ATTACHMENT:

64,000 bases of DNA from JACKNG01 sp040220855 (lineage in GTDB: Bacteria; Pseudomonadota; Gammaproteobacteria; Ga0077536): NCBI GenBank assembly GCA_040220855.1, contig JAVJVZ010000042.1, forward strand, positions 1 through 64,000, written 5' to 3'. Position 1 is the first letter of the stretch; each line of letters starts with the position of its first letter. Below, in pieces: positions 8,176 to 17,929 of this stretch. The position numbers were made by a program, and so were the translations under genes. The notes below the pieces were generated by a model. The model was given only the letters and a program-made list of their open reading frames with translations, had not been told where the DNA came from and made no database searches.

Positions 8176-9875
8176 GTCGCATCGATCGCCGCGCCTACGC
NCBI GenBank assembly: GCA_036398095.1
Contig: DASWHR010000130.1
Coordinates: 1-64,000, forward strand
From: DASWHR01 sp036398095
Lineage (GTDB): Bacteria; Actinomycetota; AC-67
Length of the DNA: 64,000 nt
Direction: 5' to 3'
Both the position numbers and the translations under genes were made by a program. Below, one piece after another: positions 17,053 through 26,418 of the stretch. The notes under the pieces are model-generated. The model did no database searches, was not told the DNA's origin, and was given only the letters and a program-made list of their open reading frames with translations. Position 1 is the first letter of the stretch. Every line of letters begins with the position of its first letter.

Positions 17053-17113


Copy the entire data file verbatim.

64,000 bases of DNA from JACKNG01 sp040220855 (lineage in GTDB: Bacteria; Pseudomonadota; Gammaproteobacteria; Ga0077536): NCBI GenBank assembly GCA_040220855.1, contig JAVJVZ010000042.1, forward strand, positions 1 through 64,000, written 5' to 3'. Position 1 is the first letter of the stretch; each line of letters starts with the position of its first letter. Below, in pieces: positions 8,176 to 17,929 of this stretch. The position numbers were made by a program, and so were the translations under genes. The notes below the pieces were generated by a model. The model was given only the letters and a program-made list of their open reading frames with translations, had not been told where the DNA came from and made no database searches.

Positions 8176-9875
8176 GTCGCATCGATCGCCGCGCCTACGC
NCBI GenBank assembly: GCA_036398095.1
Contig: DASWHR010000130.1
Coordinates: 1-64,000, forward strand
From: DASWHR01 sp036398095
Lineage (GTDB): Bacteria; Actinomycetota; AC-67
Length of the DNA: 64,000 nt
Direction: 5' to 3'
Both the position numbers and the translations under genes were made by a program. Below, one piece after another: positions 17,053 through 26,418 of the stretch. The notes under the pieces are model-generated. The model did no database searches, was not told the DNA's origin, and was given only the letters and a program-made list of their open reading frames with translations. Position 1 is the first letter of the stretch. Every line of letters begins with the position of its first letter.

Positions 17053-17113